Beekeepers John Holubeshen, left, Moufida Holubeshen, Peter Lange and Conrad Berube took down a nest of Asian giant hornets on Wednesday night behind Robins Park in Nanaimo. (Photo submitted)

Nanaimo beekeepers take down nest of invasive giant hornets

One nest eradicated at Nanaimo’s Robins Park, but there are still Asian giant hornets around

Local beekeepers went and disturbed a hornets’ nest last night.

Four people, including members of the Nanaimo Beekeepers Club, eradicated a nest of Asian giant hornets that they located along the creek behind Robins Park in Harewood.

Conrad Berube, local beekeeper, said it was John and Moufida Holubeshen, were provided with information about stings and specimens.

“They had a map of tracking information like that and made some very good guesses as to what the biological requirements of the hornets would be,” Berube said.

They called him up because he has experience with removing yellow jackets’ nests, and along with club president Peter Lange, the four of them bundled up in heavy clothing and took down the colony. A carbon-dioxide fire extinguisher was used to “anaesthetize” the hornets, Berube said.

“We proceeded to remove the wasps basically by the handful, putting them in the alcohol until we got to a point where we could remove the rest, which we did,” he said. “We were pretty sure we got the great bulk of the inhabitants.”

Berube said the group initially hoped it was close to wiping out the hornets, but he said there has now been a report of another nest site close by.

“It may be more than a few nests in the area. We’ll see. The good news is, they seem to be restricted to a small area,” he said.

Berube was stung four times during Wednesday’s operation and said although he’s fine, someone who isn’t used to the venom could swell up considerably. He said aside from the health risks for humans, the hornets eat honeybees that are already being harmed by varroa mites and pesticides.

“Our honeybees are already under siege by a variety of factors…” he said. “A predatory hornet that could take out a colony in a matter of hours would be none too welcome.”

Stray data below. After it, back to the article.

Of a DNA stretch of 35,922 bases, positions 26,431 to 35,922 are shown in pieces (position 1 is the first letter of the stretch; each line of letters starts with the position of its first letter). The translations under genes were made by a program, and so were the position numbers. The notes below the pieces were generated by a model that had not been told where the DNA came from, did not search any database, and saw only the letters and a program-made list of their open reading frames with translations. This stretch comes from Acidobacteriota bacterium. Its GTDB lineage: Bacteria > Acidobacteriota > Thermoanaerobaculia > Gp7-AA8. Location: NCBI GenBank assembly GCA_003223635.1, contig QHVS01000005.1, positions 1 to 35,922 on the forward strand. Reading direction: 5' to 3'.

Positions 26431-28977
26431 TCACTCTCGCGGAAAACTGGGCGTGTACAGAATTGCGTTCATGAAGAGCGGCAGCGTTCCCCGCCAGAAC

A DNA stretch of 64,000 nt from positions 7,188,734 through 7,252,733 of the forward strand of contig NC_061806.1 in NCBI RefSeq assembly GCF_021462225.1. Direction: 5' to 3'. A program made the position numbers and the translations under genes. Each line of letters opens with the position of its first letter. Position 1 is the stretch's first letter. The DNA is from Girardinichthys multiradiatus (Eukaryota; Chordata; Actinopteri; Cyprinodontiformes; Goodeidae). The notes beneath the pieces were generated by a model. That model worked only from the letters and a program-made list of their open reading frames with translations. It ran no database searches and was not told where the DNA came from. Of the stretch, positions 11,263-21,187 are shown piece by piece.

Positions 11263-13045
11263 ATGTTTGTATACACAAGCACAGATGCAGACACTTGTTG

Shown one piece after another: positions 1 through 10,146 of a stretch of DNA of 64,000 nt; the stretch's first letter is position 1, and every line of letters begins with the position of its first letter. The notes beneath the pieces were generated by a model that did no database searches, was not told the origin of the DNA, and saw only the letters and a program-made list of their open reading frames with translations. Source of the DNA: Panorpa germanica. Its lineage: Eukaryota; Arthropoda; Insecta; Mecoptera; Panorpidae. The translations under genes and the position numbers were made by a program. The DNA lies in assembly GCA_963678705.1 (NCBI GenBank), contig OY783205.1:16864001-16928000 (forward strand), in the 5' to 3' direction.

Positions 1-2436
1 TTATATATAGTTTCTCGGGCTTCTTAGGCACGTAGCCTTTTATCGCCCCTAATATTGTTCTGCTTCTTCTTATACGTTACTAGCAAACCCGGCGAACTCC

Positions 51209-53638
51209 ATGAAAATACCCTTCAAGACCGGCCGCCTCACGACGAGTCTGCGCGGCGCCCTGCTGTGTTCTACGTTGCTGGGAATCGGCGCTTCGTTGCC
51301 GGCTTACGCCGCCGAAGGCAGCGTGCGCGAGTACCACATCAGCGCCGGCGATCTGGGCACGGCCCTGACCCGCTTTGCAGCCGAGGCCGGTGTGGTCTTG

The B.C. Ministry of Agriculture noted in a press release that the hornets are being preserved for further research and testing to try to determine their point of origin. The report of a second nest in the area is being investigated, the government said. Those who come across an Asian giant hornet can call the Invasive Species Council of B.C. at 1-888-933-3722 or visit http://bcinvasives.ca/report.

RELATED: Invasive honeybee-eating hornets with toxic sting found in Nanaimo



editor@nanaimobulletin.com

Like us on Facebook and follow us on Twitter

Just Posted

Fall Leaves: A Riot of Colour an educational autumn celebration

The next Nature Kids event is tentatively being scheduled for the end of October, or early November

RANCH MUSINGS: Permaculture in Canada and its commercial viability

Climate change and the economic difficulties in agriculture may be spurring this new interest

Residents invited to help Cariboo GM carve 200 pumpkin Jack’O’Lanterns

“Why not make a mess in our showroom rather than your kitchen?”

Annual Diamond Dinner raises over $18,000

Dozens of lakecity donors enjoyed an evening of camaraderie, good food and friendly bidding wars

VIDEO: Langley woman’s security camera records its own theft

Langley family discovers early morning grab was recorded

Canadian Snowbirds plane crashes before air show in Atlanta

Pilot lands safely after ejecting from jet

Share crash data, private insurers tell David Eby, ICBC

B.C. monopoly makes drivers retrieve their own records

B.C. VIEWS: Wolf kill, not backcountry bans, saving caribou

B.C.’s largest herds turn the corner from extinction

Pearson nets shootout winner as Canucks clip Flyers 3-2

Vancouver picks up second straight home win

Map on Elections Canada website sends Nanaimo-Ladysmith voters to landfill

Address for polling station correct, but Google Map address differs

BC Children’s Hospital launches 2 new virtual care sites bringing total to 19 across province

Provincial initiative allows pediatric patients to see health specialists through video

‘Wham-bam out the door’: Surrey man’s front yard left ruined by scamming landscaper

Resident warns neighbours to be careful of door-to-door salesmen

Most Read